Catch fish with Mike Ladle.

Catch Fish with
Mike Ladle


Information Page


For anyone unfamiliar with the site always check the FRESHWATER, SALTWATER and TACK-TICS pages. The Saltwater page now extends back as a record of over several years of (mostly) sea fishing and may be a useful guide as to when to fish. The Freshwater stuff is also up to date now. I keep adding to both. These pages are effectively my diary and the latest will usually be about fishing in the previous day or two. As you see I also add the odd piece from my friends and correspondents if I've not been doing much. The Tactics pages which are chiefly 'how I do it' plus a bit of science are also updated regularly and (I think) worth a read (the earlier ones are mostly tackle and 'how to do it' stuff).

Not bait.

This weekend I would have liked to continue my experiments with big baits freelined in the margins but things conspired to prevent me. On Saturday the early weather forecast was dire (but as it turned out wrong) and later I had a grandson/birthday visit. On Sunday I was booked to go on an archeology trip with my wife so my only chance to fish was early morning. I looked up the tides to find that it was going to be the first of the ebb - not auspicious conditions for how I'd hoped to fish. Anyway, I was determined to give it a go so I opted to try spinning an 18cm Evo Redgill, always reliable.

I set the alarm for 03:00 and by the time I got to the coast at 03:40 there was just the first glimmer of light in a cloudy sky. There was not a breath of wind and it was pretty warm for early morning but as I opened the car door I could hear the crashing roar of a big swell - good for surfers but perhaps not so good for me??? I trudged along to a relatively sheltered spot to find the water slightly coloured and full of little fragments of weed. Perhaps the Redgill was a bad choice? I had a cast or two and it was picking up slivers of weed every other cast. I might have been be worse! I thought. I contined to fish without changing the lure.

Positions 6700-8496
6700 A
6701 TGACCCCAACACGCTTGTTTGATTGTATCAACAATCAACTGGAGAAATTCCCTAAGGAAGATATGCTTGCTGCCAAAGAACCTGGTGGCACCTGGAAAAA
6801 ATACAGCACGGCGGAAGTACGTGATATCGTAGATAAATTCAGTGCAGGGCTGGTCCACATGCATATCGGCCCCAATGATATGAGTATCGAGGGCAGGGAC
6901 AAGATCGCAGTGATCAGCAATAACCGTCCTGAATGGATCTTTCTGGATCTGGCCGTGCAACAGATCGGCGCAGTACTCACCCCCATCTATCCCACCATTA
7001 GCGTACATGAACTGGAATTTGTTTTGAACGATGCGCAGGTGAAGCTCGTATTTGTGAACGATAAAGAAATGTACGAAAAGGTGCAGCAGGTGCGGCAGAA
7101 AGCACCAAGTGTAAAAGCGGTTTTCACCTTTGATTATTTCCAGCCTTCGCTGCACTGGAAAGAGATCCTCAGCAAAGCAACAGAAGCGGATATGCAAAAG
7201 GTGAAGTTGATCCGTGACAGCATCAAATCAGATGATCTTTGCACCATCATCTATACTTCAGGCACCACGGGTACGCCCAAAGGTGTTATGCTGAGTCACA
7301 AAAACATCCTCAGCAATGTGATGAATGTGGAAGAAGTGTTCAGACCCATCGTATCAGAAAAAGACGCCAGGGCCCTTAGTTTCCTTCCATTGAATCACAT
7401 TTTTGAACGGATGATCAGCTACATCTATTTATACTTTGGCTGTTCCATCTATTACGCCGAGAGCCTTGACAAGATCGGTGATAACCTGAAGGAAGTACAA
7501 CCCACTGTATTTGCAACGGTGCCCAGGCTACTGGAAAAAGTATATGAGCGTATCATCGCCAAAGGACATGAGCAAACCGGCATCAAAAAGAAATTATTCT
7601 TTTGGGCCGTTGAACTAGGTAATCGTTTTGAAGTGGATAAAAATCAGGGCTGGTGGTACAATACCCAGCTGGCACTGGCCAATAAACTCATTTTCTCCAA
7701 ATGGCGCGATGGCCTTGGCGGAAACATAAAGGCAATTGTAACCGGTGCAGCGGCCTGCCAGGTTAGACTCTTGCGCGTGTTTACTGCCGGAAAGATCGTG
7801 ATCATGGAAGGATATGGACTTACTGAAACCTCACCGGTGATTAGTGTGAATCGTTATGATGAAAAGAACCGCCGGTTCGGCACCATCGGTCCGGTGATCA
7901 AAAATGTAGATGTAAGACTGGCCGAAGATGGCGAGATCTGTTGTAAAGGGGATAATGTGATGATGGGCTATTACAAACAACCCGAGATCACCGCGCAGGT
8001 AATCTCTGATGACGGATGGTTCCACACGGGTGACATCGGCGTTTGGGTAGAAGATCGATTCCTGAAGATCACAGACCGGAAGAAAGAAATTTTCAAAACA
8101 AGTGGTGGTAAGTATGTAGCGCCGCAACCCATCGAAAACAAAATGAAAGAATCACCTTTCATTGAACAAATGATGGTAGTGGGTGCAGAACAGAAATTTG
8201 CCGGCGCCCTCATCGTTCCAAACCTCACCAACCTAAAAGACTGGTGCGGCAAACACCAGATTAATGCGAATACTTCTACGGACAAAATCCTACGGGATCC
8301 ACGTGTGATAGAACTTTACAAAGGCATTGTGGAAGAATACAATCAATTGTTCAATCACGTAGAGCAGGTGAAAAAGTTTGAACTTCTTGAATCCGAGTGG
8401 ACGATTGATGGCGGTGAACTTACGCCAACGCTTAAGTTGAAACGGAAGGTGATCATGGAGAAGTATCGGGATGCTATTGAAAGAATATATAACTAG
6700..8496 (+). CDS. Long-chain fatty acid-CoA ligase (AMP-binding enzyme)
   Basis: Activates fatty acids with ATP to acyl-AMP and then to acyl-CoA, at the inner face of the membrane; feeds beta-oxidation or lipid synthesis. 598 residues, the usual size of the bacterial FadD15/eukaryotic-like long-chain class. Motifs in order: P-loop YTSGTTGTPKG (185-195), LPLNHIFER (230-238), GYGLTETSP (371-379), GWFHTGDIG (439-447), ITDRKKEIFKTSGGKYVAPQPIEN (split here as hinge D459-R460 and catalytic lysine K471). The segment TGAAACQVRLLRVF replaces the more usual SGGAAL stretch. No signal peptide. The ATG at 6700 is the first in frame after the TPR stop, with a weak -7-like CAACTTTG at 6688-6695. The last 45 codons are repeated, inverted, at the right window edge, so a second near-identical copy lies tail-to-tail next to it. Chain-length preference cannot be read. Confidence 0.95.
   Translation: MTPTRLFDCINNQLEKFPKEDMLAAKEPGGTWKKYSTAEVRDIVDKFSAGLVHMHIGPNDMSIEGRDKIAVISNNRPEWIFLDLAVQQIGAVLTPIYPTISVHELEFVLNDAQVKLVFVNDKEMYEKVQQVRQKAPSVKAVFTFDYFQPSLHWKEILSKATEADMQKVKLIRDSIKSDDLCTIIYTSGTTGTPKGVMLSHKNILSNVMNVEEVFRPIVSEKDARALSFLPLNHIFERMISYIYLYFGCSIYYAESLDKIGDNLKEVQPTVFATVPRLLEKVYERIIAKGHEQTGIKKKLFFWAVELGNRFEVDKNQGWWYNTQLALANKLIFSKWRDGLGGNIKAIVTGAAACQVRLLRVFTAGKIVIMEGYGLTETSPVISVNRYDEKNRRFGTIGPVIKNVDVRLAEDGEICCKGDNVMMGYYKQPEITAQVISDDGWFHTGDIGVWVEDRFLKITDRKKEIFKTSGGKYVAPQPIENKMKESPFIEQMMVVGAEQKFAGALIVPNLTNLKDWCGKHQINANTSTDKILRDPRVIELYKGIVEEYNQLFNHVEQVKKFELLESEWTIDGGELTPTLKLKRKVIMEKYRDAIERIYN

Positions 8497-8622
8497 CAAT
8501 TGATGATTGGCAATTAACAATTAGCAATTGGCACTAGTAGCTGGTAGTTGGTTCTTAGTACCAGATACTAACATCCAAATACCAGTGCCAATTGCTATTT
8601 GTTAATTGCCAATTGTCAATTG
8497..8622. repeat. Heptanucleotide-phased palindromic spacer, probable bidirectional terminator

For perhaps three-quarters-of-an-hour I flogged away without a bite then - was that a tap? I was fairly convinced that I'd felt something tug the lure. Three more chucks and rat-ta-tat! A definite missed bite. Must be small fish I decided. Encouraged I fished on and suddenly there was a vicious take and I was in. Clearly it was no monster but it pulled hard and dragged off a little line against the tight clutch. I reeled the fish in and slid a bass of perhaps two-and-a-half pounds ashore. Nip and get the camera, try to focus in the gloom (forgot I was wearing a headlamp), click, click, take the hook out and slip the fish back - magic!

Half-an-hour and six more bass later I was well pleased with my morning. None of the bass were any bigger than the first one but they were all spirited little fish. Then the bites ceased so at 05:15hr I wound in for the last time, slipped the hook into the butt ring of my rod (I know I shouldn't do it) and set off home. A much better morning than I could have hoped. I'll enjoy the trip to the Roman Villa.

If you have any comments or questions about fish, methods, tactics or 'what have you!' get in touch with me by sending an E-MAIL to -

Bass number one.

This was the first and the biggest of my seven fish.


A fair bit smaller but still a welcome catch..

---and another.

Somewhere between the other two I photographed.

Close up.

Well hooked, just like all the others that I caught.  The big Redgill hooks are excellent.